You’ve had a long day and crawl into bed at night, ready for a restful night’s sleep. However, after you get under the covers, you find yourself unable to stop moving your legs. You try to keep them still, but are overcome with a stirring urge to move them again. How can you fall asleep like this?
Restless Leg Syndrome, or RLS, is a disorder that affects millions of Americans, keeping them frustrated and exhausted. While medicines are available as treatment for this condition, they aren’t always effective and may even worsen symptoms. As an alternative, you can choose an all-natural, drug-free option by visiting your chiropractor. Yes, that’s right. Your chiropractor can help relieve you of your nighttime movements and restore restful sleep once again.
What Is RLS?
Restless Leg Syndrome, also called Willis-Ekbom Disease, is an unpleasant sensation in the legs that makes you feel like you want to move them. It is relieved by movement, either just a stationary movement like bouncing the legs in bed or by getting up and walking around. However, the symptoms will return when they become still again.
Symptoms occur late in the evening or at night, typically when you get in bed to sleep. However, they can also occur in situations where you’re still for long periods, like a long flight or even sitting for long periods at your desk at work.
Approximately seven to ten percent of the American population suffers from RLS, with women being more prone to experience it. Over eighty percent of people with RLS also have periodic limb movement of sleep, or PLMS. PLMS involves involuntary leg movement, such as twitching or jerking movements, during sleep. Sometimes the arms are affected, as well. The movements occur every fifteen to forty seconds, sometimes lasting throughout the entire night.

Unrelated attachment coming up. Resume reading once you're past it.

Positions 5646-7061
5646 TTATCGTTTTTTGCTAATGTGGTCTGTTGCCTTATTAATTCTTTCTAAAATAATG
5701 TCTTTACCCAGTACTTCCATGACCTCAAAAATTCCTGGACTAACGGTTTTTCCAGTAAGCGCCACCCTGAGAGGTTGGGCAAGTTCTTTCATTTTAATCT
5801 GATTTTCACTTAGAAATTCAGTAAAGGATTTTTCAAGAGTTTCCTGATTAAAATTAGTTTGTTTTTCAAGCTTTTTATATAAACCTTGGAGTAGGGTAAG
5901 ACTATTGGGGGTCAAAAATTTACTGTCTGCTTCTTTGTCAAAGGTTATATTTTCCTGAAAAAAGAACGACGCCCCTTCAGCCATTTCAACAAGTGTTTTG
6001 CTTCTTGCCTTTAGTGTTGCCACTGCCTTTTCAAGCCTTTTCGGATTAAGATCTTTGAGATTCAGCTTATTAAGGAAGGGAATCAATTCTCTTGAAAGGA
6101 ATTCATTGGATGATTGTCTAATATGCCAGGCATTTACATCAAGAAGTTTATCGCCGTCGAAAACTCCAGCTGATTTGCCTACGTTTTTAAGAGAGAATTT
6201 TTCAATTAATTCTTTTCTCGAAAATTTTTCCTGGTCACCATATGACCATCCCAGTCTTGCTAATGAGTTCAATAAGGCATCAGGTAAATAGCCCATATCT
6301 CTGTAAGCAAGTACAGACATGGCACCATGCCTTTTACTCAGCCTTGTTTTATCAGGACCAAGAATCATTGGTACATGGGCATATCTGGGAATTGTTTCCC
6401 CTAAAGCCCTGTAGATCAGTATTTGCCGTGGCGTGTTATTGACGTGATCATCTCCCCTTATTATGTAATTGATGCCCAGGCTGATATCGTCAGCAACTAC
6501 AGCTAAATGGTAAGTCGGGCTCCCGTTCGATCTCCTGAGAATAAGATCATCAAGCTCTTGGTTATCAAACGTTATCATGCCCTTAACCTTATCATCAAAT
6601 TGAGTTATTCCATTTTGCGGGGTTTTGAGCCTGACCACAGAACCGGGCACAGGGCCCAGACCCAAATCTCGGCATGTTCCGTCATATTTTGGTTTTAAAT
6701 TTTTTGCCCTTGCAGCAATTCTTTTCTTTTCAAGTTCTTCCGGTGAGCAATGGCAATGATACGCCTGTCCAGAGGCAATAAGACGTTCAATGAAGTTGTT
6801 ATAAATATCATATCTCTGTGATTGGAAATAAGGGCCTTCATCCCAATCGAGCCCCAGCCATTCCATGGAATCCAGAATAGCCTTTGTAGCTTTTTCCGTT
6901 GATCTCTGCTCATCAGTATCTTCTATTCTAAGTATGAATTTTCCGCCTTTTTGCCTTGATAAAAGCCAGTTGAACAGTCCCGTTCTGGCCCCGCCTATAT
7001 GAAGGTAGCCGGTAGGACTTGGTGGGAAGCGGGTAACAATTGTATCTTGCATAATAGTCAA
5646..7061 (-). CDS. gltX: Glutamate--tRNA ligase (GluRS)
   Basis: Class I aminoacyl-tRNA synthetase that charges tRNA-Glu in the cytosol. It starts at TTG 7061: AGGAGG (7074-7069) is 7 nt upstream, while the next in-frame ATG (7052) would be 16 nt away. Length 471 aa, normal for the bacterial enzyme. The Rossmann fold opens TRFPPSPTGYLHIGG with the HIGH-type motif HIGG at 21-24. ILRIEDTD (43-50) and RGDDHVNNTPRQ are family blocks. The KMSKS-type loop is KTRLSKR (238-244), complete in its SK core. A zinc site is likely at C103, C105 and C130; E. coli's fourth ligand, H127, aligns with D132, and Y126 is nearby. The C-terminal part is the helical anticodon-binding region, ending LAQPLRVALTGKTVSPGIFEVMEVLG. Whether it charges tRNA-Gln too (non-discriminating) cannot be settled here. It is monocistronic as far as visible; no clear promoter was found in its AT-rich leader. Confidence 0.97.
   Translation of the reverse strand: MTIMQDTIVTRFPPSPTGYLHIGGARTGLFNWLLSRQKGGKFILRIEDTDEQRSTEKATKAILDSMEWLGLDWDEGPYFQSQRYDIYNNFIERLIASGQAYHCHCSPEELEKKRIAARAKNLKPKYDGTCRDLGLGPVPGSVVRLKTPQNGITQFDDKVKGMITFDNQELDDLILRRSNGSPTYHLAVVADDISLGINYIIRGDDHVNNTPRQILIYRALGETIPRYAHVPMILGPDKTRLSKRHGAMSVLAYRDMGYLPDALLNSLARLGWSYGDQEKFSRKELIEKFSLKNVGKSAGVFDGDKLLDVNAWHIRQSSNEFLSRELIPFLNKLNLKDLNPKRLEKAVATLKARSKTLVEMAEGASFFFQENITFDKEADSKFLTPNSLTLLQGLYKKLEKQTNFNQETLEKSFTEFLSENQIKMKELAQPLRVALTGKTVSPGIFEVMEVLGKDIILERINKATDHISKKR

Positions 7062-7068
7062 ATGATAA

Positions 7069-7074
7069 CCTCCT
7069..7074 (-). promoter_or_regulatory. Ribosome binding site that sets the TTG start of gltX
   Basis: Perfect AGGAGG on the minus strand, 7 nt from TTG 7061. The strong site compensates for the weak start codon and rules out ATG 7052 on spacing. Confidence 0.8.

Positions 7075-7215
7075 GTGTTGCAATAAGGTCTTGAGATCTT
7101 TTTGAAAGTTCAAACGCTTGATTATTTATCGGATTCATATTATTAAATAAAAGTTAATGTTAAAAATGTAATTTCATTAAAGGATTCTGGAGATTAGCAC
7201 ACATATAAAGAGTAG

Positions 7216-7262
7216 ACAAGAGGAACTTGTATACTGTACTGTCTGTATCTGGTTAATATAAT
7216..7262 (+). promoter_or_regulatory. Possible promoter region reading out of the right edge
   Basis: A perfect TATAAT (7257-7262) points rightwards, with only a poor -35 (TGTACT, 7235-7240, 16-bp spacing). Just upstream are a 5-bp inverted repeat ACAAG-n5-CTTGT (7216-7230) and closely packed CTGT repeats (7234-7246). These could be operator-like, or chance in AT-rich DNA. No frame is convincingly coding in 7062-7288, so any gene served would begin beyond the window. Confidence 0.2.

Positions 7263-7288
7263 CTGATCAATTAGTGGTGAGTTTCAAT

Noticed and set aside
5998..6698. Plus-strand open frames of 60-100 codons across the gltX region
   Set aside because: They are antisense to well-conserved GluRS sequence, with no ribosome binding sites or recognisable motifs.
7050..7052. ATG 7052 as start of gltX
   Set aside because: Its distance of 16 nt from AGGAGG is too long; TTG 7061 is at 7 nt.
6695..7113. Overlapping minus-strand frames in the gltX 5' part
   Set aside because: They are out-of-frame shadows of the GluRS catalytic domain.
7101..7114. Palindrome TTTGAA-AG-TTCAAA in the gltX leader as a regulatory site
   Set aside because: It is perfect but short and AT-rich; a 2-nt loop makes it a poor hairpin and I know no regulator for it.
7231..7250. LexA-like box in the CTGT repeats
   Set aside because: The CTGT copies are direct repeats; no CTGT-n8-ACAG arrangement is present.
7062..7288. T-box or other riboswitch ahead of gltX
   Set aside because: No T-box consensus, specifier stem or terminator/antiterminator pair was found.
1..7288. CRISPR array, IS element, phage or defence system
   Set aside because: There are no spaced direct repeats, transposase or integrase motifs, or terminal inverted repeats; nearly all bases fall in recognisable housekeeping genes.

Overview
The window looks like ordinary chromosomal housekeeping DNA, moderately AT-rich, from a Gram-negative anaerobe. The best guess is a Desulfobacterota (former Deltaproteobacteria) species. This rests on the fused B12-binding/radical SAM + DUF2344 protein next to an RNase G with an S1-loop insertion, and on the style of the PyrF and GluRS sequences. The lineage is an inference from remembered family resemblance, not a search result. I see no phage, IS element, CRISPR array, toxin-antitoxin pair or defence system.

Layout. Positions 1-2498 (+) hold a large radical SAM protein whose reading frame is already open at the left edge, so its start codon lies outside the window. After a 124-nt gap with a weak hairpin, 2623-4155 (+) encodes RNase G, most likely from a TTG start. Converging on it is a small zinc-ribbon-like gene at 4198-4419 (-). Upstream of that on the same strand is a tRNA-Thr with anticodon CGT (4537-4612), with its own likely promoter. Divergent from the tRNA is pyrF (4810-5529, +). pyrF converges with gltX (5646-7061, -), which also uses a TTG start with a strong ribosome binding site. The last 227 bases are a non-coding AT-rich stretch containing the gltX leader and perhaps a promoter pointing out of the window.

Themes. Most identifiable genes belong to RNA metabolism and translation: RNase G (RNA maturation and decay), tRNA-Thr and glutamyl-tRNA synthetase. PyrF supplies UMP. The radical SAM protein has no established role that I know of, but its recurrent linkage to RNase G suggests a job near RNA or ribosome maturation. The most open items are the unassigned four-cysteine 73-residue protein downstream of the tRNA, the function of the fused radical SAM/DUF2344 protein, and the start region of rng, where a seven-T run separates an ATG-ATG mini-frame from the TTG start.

RLS is classified both as a sleep disorder and a movement disorder; however, it is most accurately described as a neurological sensory disorder, because the symptoms are produced within the brain itself.
What Are the Causes of RLS?
Unfortunately, there often are no known causes of RLS, although researchers believe it might be related to an imbalance of the brain chemical dopamine, which controls muscle movement. In some cases, there are known causes, such as:
- Heredity: You may inherit RLS from a family member, particularly if they started experiencing symptoms before age 40.
- Pregnancy: If you already have RLS, symptoms may worsen with the hormonal changes of pregnancy. Some women get RLS for the first time during pregnancy, especially in their last trimester; however, symptoms will usually disappear after the baby is born.
RLS can occur at any age, even in children, although it is more common in older individuals, with symptoms seeming to worsen with age.
What Are the Risk Factors of RLS?
This condition isn’t related to any particular underlying medical problem, but it can accompany some conditions, such as:
- Spinal cord conditions: Having had anesthesia to the spinal cord or lesions on the spinal cord as a result of injury are linked to RLS.
- Parkinson’s disease: Taking certain medications associated with Parkinson’s disease, such as dopaminergic agonists, are related to increased risk of RLS.
- Peripheral neuropathy: Occurs when the nerves in the hands and feet become damaged, often due to chronic diseases such as diabetes or alcoholism.
- Iron deficiency: Can cause or worsen RLS, even without anemia. Occurs with a history of bleeding, with heavy menstrual periods, or with repeated blood donations.